I’m Old, Part XXXVII: The Rise of SteveApp

When I was in college in the mid 80’s, graphic work stations were on the rise but the CS department, with its limited budget, really only had a set of terminals running at 2400 baud. 2400 baud is barely fast enough to run a crappy visual text editor driven by keys only.

In my junior year, I had a (borrowed) Mac Plus in my room and routinely wrote fun little graphics programs for it. Also that year, the CS department got a set of color Sun workstations that they set up in the lab for a graphics course. They were also used by students who were not in the graphics class with the understanding that students in graphics got priority. I wanted to take the class, but it was the first offering and very popular. I had a talk with the professor and he was pretty sure that I would be bored to tears, so instead I signed up with him for a private study where I wrote a paint program for the Suns which I called StevePaint. The was the start of entirely egodriven nomenclature that carried over into my professional life.

When I was working on Acrobat Search, I created an anti-class library (it was straight C) that allowed the creation of UIs in a way that allowed me to do very rapid prototyping. It was based around the Macintosh Dialog Item List, which was referenced in a Macintosh application as a DITL, so I called it SteveDITL.

In the process of building that, I learned a lot about how applications were intended to be built on MacOS, but the existing application frameworks were fairly heavyweight. So I built my own application framework called SteveApp, which I used for my own code projects. For example, I wrote a GIF viewer that did nice dithering for 1-bit displays.

At the time at Adobe, there was a fair amount of platform cliques and I was always irritated that in the Search team, there was much more support for Windows tooling. For example, the indexer was a Windows only application written by Kevin Binkley and Eswar Priyadarshan. They routinely let the application loose on file servers on Adobe’s LAN to index whatever PDFs could be found. At that time, networked servers and network support were pretty flakey and could cause all kinds of issues in the indexer, some of which might not be found for hours and were hell to reproduce. Eswar used to kick off an index and come in many hours later to find out if it had crashed.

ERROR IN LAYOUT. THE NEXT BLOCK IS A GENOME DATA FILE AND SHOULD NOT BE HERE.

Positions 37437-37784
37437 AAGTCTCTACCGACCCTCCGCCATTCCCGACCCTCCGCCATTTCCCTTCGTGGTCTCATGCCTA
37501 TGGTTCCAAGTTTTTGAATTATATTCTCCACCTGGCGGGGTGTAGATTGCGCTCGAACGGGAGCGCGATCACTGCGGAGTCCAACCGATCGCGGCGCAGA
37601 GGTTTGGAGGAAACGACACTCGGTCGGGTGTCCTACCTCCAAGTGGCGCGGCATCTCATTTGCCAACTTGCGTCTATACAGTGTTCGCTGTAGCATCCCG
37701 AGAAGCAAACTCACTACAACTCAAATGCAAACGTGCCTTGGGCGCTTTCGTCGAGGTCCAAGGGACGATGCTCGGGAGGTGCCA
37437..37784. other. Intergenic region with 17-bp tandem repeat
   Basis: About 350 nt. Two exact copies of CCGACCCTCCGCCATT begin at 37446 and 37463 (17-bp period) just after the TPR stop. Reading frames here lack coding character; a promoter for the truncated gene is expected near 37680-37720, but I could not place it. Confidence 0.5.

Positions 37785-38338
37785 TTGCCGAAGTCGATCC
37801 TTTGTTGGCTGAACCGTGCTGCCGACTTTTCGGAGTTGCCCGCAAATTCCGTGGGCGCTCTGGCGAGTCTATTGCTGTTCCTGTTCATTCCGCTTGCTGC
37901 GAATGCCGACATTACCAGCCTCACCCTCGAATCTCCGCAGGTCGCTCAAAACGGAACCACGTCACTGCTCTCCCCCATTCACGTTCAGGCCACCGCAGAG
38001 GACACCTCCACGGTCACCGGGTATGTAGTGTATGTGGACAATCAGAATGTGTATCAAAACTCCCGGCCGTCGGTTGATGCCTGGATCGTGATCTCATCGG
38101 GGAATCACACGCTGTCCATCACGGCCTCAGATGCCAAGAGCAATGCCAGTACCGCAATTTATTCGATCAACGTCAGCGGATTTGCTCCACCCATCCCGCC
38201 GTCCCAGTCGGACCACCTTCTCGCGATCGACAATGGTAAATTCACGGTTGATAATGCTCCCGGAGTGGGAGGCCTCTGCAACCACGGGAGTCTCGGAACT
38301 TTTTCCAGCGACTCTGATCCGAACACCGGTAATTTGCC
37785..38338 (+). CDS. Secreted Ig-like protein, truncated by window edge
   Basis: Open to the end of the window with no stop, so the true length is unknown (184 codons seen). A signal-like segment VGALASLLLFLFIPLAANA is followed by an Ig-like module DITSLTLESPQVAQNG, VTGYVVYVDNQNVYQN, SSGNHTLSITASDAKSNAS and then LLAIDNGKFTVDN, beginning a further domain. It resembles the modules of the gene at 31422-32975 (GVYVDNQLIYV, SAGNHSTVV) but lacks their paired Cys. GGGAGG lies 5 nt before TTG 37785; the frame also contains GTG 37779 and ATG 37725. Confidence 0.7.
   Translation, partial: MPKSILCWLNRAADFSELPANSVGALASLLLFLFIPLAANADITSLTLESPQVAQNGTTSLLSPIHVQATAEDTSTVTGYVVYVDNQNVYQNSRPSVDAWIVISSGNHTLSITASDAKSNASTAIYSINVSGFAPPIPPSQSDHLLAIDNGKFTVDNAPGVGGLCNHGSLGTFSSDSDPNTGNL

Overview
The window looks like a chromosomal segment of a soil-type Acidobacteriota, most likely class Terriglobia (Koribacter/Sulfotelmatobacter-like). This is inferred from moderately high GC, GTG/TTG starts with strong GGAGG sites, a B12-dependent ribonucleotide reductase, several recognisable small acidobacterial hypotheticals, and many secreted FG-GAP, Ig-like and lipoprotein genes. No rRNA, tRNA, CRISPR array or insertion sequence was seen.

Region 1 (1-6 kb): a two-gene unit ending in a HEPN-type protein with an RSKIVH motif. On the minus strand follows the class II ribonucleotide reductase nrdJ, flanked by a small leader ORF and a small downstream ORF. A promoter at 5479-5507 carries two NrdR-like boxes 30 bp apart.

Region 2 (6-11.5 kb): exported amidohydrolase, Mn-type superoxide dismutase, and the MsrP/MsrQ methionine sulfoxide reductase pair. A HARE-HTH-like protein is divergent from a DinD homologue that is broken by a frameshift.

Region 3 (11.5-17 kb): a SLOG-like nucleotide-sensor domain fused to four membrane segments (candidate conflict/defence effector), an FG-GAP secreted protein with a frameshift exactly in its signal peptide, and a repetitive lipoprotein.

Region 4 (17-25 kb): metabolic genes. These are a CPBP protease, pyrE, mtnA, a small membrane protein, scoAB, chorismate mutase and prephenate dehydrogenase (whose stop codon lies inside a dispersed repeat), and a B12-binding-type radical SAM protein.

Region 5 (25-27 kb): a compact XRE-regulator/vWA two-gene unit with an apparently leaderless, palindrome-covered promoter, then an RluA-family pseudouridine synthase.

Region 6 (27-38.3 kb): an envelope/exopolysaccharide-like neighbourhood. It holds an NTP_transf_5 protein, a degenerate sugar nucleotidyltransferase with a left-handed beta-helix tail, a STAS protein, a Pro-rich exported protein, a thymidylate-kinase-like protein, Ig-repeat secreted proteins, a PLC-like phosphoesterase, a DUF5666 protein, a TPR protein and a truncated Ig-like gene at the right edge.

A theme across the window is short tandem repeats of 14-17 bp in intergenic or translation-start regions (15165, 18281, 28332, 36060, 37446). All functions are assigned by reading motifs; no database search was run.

I decided that there should be parity in the Search product line, so I took it upon myself to port the Windows tool and I decided to use SteveApp to do it. I got about 80% through the port before I showed it to my boss and also to John Warnock, figuring that forgiveness was going to be easier to get than permission. It was, and now my work was on a road map.

In thinking about the work and the hours that Eswar kept, I realized that he was engaging in a polling model for his code and this was something that I could do better. So I wrote a separate app that could maintain a list of other Macintoshes with apps running on them on your LAN and would listen for pings from them. Pings came with brief messages to indicate what was going on along with a couple of standard identifiers (Idle, Working, Starting, Quiting). It had a configurable set of actions to take if pings didn’t arrive, and because I rolled that way, the actions came from plug-ins, so the app could be extended later.

So essentially, I built a separate app to watch the indexer and if it crashed or hung, I could make the app notify me. My boss witnessed me working on this and in spite of my reasoning of wanting to avoid the suffering of late night polling, he forbade me to work on it.

Guh.

Life got worse because if you did network indexing on the current release of the MacOS (8.1, IIRC), the TCP/IP code in the OS had a nice, built-in bug that would shotgun memory. If your app was memory hungry, like the indexer, it was only a matter of time before it crashed out of your control.

Eventually, I wrote an app called “bloat-o” which when it started up, would allocate the largest block that it could, wipe it to 0’s then repeatedly loop over the memory looking for anything non-zero. I used this to definitively prove that this bug was in 8.1 and only happened with apps that used TCP/IP.

The product was eventually released, but between department politics and attitudes towards engineering, debugging the heap smasher and being forbidden to write a tool to make my life easier, I decided that I had enough of this group.

And that was the last Macintosh application ever written with SteveApp.

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